No place in the Emilua API receives a string to handle file paths. You’ll need to use path objects explicitly even in UNIX socket operations. This design helps to disambiguate cases where multiple types are accepted but mean different things (e.g. program in system.spawn()). It also helps to centralize platform differences related to path representation in a single class (e.g. just grep through your codebase and you can easily refactor stuff around or look for wrong assumptions).

This class only handles the path itself. It’s just an in-memory representation. When you use its member functions (e.g. lexically_normal()), you’re NOT doing any operation on the filesystem itself. There’s no danger in committing filesystem operations by just playing with the path object alone (that’s also why some functions are non-members as a hint to indicate that they might touch the actual filesystem to complete their task).

Filesystem operations

The module filesystem presents plenty of useful functions such as:

  • Directory iteration (flat and recursive).

  • Path normalization algorithms (e.g. resolve symlinks, make relative to some base, etc).

  • Create a directory and any missing parent.

  • Copy subtrees.

  • Manipulate links.

Any of these operations might fail and the platform will report the associated error. Emilua will just propagate the original error to your program. If you want to handle the error portably you may call the method togeneric() to convert the platform-specific error code into the POSIX errno-like object:

function handle_error(e)
    if e:togeneric() == generic_error.EEXIST then
        -- EEXIST on POSIX or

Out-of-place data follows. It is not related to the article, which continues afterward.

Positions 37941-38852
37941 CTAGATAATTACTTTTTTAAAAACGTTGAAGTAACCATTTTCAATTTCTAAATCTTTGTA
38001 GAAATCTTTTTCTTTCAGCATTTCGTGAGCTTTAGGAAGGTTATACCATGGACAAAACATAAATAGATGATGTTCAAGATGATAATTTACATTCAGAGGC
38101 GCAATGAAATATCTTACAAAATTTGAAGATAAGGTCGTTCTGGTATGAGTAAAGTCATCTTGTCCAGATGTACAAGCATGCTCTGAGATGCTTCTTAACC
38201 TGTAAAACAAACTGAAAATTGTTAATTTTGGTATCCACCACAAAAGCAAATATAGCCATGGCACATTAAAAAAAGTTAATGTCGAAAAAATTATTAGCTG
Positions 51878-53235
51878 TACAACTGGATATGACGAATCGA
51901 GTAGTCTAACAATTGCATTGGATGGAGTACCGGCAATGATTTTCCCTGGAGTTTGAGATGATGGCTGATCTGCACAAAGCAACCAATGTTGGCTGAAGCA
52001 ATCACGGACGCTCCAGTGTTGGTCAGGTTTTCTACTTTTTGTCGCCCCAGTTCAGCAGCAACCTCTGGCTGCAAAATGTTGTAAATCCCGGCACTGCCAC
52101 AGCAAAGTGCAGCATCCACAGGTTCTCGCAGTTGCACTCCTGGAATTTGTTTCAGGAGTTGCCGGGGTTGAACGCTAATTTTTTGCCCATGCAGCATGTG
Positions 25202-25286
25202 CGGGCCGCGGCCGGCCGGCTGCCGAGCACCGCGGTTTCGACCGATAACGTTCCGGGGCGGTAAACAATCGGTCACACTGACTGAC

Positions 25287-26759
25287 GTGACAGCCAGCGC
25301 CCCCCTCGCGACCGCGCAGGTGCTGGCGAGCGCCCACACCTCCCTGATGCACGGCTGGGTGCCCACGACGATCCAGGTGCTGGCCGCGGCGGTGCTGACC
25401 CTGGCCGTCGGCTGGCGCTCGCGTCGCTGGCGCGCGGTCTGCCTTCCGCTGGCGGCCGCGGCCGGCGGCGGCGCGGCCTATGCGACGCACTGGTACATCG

-- ERROR_ALREADY_EXISTS on Windows
        return handle_eexist(e)

It’s important to preserve the original error when you’re actually trying to understand why an operation fail on some platform. That’s why Emilua doesn’t try to hide it away under generic_error automatically, and you must always opt-in for the translation here. Try to keep the original error value in logs and only convert it to generic_error when you’re actually handling the error matching it against a set of conditions your program is able to handle.

On Windows, the translation to POSIX error codes is done by code written by Microsoft. We do not hardcode any mapping ourselves. That’s the closest as it gets to any form of official support from the native platform. You can’t do any better than that, and you should feel safe to use the Emilua API directly instead of trying to bypass it.

Async IO and threading

Unfortunately, async filesystem operations never really gained traction in any mainstream operating system (and the scenario is unlikely to change). Read/write on files may make use async IO, but moving files, iterating on directories, etc all rely on blocking operations. It’d be terribly inefficient to create a thread for each of these operations. Using thread pools instead of plain threads would also have huge drawbacks. Therefore, Emilua opts to just block on all of these operations. If you need to perform operations from the module filesystem w/o blocking the current thread, use spawn_vm{inherit_context=false} to spawn an actor in a new thread from which you can unapologetically perform blocking operations.

1. Microsoft’s implementation of the standard library for C++17.